Hidden Cove Meets All The Requirements Of Fine

EATS & FEASTS

Dining Restaurant Offers Hefty Portions Of Inspired Food

September 23, 1990|By Joan Whitson Wallace

Wise men say change is inevitable. If we're lucky, the change is for the better.

We're in luck, folks -- there has been a change for the better.

Longtime residents in the area may remember a little local establishment called the College Inn. Located on Jones Station Road -- a road that was abbreviated when Anne Arundel Community College was created -- the College Inn was strictly a low-brow, neighborhood type of place.

Everything has changed! New owners, a face lift, a new attitude, a new name. Simply put, the new restaurant qualifies for the fine dining category. The name: Hidden Cove. The location: 22 Jones Station Road, just off Ritchie Highway.

Open since the middle of August, Hidden Cove is destined to become a restaurant you will choose for special occasions. What makes it special? Answer: the combination of food, wine, atmosphere and personality.

Start with atmosphere. Located off the beaten track in a secluded area, you leave the bustle behind when you drive into the parking lot. The restaurant is not large; it's a single dining room separated from a small bar. Tastefully decorated in soft mauve, the mauve and forest green table linens provide just the right accent.

Combine the atmosphere with personality in the form of nice people. Head of the nice people is chef and co-owner Michel Gabriel, who created the menu, prepares all the food and finds time to step out in the dining room to see if diners like the fruits of his labor.

Let me tell you a little about his handiwork. Hubby and I visited Hidden Cove on a weekday evening. Besides the many regular menu selections, Lynn, our friendly waitress, told us of four fresh-catch specials for the evening. Three of these were swordfish, tuna and grouper, which could be ordered broiled or blackened. I liked the fact that prices were given as the specials were named.

Michel's 20 years' experience is apparent in every course served. We started with appetizers. I selected escargot in puff pastry ($6.95). This appetizer is one of Michel's innovations that is truly inspired. Instead of serving the escargot in shells and then dipping them in butter, the escargot are prepared in butter, placed in a ramekin dish and capped with delicate puff pastry.

Michel's clams casino ($6.95) support his claim of "if I don't do it well, it's not on the menu." The appetizer was rich and flavorful in a traditional way, but with a unique accent. Cooked to perfection without chewiness or grit, both the clams casino and escargot appetizers made our own private "best" list.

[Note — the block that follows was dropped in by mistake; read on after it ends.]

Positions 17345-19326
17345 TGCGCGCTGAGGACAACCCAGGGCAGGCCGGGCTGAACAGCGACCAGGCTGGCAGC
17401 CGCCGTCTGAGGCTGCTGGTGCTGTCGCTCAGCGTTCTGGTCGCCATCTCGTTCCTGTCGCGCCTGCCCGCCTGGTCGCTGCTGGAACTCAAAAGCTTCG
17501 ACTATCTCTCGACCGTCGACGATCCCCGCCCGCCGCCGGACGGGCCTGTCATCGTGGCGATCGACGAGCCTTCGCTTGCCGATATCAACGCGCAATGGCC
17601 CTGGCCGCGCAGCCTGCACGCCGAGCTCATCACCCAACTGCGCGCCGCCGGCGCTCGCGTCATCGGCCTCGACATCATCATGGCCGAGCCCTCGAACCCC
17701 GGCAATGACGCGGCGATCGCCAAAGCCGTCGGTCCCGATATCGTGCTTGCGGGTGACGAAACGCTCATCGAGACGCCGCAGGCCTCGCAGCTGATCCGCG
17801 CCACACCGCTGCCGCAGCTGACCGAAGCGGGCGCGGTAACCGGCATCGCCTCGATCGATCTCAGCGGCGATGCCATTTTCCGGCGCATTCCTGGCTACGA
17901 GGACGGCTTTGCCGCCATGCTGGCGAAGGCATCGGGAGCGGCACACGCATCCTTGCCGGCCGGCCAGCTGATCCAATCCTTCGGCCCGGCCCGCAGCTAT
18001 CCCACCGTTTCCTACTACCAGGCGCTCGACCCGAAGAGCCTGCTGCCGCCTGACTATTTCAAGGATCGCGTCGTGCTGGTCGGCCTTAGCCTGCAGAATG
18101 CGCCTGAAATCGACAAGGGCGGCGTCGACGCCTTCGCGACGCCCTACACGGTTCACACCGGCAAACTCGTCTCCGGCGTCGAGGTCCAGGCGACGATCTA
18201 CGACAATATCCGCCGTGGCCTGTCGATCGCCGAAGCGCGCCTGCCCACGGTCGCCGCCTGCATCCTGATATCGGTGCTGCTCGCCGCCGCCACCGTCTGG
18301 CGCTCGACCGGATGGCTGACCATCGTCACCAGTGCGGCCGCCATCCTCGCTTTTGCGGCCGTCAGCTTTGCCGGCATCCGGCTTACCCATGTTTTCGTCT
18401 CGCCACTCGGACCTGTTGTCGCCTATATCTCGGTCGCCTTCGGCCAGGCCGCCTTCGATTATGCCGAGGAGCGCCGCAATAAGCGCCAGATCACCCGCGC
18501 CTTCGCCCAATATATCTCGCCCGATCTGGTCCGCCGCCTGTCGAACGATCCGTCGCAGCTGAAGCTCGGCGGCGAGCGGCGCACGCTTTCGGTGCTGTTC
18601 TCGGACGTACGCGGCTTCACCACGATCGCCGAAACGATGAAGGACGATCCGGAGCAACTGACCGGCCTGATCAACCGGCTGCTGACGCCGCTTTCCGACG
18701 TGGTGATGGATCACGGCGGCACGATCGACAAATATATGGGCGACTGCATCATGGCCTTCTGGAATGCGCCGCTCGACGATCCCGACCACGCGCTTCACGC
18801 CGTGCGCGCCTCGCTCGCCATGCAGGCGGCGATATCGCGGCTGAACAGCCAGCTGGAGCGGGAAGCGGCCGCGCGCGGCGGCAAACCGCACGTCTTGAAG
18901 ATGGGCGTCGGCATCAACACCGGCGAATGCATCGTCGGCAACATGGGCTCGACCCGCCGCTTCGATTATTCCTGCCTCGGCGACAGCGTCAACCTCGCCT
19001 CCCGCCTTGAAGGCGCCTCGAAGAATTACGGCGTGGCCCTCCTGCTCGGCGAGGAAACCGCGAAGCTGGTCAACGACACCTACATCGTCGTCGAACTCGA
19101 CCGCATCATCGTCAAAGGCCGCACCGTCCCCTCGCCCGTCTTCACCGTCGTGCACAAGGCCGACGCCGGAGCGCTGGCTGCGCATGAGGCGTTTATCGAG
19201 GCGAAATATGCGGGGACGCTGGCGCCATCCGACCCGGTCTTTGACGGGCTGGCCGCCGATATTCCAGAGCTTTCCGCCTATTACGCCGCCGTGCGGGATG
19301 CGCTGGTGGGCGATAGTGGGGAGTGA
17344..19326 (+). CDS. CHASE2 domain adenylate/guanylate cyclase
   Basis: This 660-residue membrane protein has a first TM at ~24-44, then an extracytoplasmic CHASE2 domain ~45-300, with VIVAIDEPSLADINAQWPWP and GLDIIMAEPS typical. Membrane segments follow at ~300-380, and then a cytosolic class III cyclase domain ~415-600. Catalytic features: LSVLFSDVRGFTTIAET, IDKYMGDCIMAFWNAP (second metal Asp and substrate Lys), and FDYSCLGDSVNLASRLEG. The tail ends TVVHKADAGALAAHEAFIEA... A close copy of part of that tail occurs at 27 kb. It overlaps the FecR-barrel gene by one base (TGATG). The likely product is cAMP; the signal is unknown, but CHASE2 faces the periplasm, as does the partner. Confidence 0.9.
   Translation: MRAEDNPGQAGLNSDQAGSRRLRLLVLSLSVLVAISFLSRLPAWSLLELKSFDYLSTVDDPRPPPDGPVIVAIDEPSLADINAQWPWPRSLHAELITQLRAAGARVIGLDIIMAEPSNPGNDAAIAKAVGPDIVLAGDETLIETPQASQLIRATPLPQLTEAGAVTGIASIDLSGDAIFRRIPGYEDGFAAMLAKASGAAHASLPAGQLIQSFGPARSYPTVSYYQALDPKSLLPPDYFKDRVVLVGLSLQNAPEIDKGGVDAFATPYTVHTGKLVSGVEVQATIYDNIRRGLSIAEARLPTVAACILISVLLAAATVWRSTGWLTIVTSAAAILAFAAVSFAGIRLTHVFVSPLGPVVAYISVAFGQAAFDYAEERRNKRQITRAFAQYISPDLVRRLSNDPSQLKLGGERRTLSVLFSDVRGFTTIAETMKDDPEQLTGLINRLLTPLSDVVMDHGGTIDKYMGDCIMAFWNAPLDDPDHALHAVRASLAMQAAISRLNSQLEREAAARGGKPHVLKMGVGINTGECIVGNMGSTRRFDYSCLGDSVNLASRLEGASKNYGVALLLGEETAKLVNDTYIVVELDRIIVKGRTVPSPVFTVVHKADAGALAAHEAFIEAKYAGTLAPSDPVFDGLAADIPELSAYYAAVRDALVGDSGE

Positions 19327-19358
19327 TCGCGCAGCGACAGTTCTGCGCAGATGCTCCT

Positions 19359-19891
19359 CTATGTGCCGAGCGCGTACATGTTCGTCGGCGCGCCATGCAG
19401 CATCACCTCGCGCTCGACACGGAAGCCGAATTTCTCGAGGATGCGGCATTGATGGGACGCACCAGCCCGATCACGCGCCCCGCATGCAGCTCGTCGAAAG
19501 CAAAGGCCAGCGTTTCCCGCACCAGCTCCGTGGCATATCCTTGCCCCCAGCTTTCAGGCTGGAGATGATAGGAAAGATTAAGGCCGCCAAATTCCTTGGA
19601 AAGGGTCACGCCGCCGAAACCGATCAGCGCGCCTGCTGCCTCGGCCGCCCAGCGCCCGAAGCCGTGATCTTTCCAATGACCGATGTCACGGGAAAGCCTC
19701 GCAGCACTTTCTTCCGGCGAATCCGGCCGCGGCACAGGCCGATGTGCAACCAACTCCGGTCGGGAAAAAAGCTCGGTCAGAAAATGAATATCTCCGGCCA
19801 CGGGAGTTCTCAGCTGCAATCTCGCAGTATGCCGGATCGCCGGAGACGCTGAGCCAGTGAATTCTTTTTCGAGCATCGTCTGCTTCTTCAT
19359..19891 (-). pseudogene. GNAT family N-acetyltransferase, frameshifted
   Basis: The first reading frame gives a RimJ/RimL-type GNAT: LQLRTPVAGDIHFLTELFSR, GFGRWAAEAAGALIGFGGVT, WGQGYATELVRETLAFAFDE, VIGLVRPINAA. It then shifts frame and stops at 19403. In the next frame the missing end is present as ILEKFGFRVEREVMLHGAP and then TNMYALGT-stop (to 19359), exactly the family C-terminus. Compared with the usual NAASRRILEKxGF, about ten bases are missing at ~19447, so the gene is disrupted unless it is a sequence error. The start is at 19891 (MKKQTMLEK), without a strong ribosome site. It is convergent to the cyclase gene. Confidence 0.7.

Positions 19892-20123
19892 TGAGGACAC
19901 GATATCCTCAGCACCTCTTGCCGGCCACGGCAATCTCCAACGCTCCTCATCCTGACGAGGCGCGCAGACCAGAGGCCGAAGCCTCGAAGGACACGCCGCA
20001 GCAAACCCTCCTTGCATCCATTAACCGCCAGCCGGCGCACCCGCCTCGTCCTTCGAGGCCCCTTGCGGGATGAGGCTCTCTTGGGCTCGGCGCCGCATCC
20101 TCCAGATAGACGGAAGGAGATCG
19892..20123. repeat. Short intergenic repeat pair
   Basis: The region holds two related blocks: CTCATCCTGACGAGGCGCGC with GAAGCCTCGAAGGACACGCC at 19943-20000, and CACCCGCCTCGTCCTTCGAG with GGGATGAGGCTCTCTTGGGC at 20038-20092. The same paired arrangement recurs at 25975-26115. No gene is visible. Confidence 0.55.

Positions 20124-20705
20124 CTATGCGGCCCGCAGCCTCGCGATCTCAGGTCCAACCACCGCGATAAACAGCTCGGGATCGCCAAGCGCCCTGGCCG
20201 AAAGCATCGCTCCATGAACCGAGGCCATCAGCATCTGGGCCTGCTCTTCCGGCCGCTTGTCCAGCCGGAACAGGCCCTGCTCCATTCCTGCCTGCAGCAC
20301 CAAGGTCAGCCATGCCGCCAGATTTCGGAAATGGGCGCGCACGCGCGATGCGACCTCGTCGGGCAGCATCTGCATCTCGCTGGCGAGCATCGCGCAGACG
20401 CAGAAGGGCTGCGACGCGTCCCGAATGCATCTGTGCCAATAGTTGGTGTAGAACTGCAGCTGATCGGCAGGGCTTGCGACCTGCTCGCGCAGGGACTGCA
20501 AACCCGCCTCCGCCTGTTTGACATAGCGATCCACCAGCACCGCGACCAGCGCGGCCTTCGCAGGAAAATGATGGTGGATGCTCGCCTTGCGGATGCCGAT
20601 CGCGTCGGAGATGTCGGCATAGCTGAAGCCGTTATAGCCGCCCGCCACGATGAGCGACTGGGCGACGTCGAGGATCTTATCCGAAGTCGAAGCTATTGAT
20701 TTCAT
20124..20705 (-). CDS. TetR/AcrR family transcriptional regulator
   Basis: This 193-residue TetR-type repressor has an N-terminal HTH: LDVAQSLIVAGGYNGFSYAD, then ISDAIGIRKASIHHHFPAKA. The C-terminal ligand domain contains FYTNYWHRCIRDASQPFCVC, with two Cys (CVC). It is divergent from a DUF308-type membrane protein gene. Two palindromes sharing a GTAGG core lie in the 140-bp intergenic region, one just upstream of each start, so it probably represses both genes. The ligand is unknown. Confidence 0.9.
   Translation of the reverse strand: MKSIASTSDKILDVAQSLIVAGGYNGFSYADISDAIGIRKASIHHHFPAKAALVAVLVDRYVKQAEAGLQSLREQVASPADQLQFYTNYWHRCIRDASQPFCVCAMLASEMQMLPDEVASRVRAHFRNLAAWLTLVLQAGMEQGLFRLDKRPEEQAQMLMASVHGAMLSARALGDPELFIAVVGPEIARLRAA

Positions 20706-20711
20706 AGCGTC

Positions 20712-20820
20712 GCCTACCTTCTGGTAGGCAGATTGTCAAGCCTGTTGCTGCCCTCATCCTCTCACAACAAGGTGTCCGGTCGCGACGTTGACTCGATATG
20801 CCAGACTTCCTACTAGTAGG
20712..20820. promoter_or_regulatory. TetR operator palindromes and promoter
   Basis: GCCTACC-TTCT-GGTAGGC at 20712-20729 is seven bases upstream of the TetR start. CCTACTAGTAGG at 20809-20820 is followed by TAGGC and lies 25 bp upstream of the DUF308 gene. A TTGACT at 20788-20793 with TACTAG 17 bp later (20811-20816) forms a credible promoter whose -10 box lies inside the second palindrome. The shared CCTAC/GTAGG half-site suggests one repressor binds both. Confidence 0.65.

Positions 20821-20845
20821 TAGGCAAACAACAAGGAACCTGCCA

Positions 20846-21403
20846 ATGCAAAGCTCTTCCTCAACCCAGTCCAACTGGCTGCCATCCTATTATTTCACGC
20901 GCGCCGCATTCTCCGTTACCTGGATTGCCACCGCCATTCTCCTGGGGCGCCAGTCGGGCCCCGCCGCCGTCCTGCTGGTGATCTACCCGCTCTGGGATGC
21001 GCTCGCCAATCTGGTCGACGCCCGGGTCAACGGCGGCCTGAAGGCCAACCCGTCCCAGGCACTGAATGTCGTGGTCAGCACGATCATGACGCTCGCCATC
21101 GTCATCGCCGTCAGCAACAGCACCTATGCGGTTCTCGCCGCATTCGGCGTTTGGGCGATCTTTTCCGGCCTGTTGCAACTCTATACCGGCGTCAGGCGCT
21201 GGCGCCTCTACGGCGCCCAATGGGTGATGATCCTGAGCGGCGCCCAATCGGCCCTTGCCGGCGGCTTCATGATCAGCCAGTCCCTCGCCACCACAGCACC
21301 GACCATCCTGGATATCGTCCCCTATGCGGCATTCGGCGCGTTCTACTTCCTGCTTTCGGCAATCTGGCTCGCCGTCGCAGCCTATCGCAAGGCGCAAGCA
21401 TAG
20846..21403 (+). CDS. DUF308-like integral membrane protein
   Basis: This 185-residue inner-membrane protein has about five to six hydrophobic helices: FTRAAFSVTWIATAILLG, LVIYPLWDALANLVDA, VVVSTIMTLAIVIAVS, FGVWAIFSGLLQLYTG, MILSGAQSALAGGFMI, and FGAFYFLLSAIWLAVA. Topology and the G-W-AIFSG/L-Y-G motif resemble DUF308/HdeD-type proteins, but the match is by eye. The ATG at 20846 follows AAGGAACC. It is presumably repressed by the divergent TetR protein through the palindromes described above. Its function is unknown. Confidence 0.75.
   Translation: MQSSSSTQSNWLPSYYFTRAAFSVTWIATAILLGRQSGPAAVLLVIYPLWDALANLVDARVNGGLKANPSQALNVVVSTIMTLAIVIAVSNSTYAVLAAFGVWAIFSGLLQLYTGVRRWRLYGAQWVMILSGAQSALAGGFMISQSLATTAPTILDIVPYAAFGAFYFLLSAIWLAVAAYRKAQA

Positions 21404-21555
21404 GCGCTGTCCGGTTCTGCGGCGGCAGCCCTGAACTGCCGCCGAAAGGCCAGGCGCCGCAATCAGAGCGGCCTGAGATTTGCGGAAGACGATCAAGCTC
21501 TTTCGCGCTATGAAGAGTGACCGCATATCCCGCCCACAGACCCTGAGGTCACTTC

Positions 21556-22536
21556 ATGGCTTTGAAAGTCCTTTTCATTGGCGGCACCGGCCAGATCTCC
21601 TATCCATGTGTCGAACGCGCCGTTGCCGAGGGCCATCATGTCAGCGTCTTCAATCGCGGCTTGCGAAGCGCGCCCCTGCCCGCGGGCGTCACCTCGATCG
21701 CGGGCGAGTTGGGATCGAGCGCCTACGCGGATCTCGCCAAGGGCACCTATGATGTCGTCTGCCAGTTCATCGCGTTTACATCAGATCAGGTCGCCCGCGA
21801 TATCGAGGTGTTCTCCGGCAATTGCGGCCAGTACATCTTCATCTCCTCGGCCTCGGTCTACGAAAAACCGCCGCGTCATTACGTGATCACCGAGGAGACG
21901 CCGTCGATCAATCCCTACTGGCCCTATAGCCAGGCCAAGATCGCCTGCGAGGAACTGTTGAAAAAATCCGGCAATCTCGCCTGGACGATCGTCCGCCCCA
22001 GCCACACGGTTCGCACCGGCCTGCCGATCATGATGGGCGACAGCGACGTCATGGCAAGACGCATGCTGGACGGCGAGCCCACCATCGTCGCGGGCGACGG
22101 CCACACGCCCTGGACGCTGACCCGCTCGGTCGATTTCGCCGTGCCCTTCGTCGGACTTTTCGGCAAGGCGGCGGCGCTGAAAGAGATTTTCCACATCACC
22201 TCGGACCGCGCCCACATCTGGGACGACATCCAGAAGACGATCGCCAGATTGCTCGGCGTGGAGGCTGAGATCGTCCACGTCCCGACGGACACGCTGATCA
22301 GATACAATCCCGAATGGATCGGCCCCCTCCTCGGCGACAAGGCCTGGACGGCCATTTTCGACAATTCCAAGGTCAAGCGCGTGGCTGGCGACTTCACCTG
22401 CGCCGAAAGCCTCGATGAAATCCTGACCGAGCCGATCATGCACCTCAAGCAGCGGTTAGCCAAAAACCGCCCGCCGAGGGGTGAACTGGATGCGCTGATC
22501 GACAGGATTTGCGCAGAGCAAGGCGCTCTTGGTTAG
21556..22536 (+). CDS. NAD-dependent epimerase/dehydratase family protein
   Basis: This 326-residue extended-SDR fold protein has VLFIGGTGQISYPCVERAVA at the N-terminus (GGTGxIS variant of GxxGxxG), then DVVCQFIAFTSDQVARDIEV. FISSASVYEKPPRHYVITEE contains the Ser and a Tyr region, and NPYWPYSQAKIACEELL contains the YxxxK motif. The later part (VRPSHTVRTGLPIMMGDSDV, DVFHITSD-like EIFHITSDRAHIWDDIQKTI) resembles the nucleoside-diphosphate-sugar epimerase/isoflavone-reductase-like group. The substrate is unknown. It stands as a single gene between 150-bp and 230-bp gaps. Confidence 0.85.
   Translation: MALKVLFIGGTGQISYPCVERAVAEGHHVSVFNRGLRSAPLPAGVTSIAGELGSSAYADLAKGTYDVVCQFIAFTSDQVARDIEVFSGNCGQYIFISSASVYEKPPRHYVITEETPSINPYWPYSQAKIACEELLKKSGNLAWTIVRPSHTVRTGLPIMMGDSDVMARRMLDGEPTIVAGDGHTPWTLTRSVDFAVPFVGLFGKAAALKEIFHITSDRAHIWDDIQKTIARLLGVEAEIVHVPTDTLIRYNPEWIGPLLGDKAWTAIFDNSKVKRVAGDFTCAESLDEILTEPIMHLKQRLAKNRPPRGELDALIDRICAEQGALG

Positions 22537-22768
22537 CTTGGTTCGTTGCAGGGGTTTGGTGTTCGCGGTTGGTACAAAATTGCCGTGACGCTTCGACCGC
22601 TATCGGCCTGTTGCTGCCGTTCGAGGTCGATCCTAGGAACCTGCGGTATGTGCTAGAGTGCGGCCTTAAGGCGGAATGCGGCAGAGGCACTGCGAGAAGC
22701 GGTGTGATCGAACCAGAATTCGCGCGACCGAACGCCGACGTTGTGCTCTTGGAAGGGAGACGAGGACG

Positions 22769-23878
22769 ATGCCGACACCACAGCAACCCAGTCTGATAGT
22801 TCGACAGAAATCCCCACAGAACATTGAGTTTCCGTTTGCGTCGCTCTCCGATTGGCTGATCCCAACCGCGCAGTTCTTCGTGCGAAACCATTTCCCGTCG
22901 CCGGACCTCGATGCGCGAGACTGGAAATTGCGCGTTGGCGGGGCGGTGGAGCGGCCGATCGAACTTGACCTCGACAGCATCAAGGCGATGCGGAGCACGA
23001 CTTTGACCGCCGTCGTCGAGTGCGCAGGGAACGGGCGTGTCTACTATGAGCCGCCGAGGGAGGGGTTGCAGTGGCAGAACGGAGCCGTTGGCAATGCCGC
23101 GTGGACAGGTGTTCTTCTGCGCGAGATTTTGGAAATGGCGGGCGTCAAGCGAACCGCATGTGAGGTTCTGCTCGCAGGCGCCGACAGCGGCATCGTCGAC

Now it's time to talk about portions. Be hungry or be prepared to take home a doggie bag when you dine at Hidden Cove. The words "a la carte" do not appear on the menu. The price of the entree includes soup and salad, choice of baked potato, french fries, rice pilaf or linguine, and beautiful accents of fresh vegetables surrounding the entrees.

The name of the soup of the day, chicken noodle, was misleading. In place of noodles, pasta shells were a winning substitute. The clear broth was thick and rich with the flavor of chicken, enhanced by fresh celery and carrots.

Tossed salad would be another misnomer if used to describe the salad course at Hidden Cove. The huge salad, containing up to seven kinds of lettuce, is "assembled" rather than tossed. The grated carrots are carefully mounded next to fresh sliced mushrooms and garnished with a bright green pepper ring. Mine was drenched with bleu cheese dressing created by Michel. Warm rolls, mixed and baked daily in Hidden Cove's kitchen, accompany the salad course. My salad was so large I couldn't eat it all for fear I would not have room for my main course.

But even if I had skipped the salad entirely, I'm not sure I could have eaten all my Steak a la Hidden Cove ($18.95). The steak, another of Michel's originals, is nicknamed "lazy man's steak," created so he could eat steak and read a book simultaneously. The steak is grilled over charcoal, thinly sliced, served on a bed of sauteed onions and topped with french-fried onion rings.

The steak came surrounded by mounds of decorative fresh string beans, crisp and fresh from the blancher. The beans were the vegetable of the day; carrot medallions, crunchy and warm, and baby corn were added for color accent.

Besides looking pretty, the vegetables tasted great. Michel lets the natural flavor of the vegetables speak for itself, without embellishment of butter or spices. The presentation was beautiful, almost like nouvelle cuisine, only with larger portions. Did I mention the large and superb baked potato? Why did that plain old baked potato taste so good? Hubby's Cajun shrimp ($14.50) received the same vegetable garnish as my steak. He ordered french fries, russet-colored, thick and mealy, tasting just as good as my baked potato.

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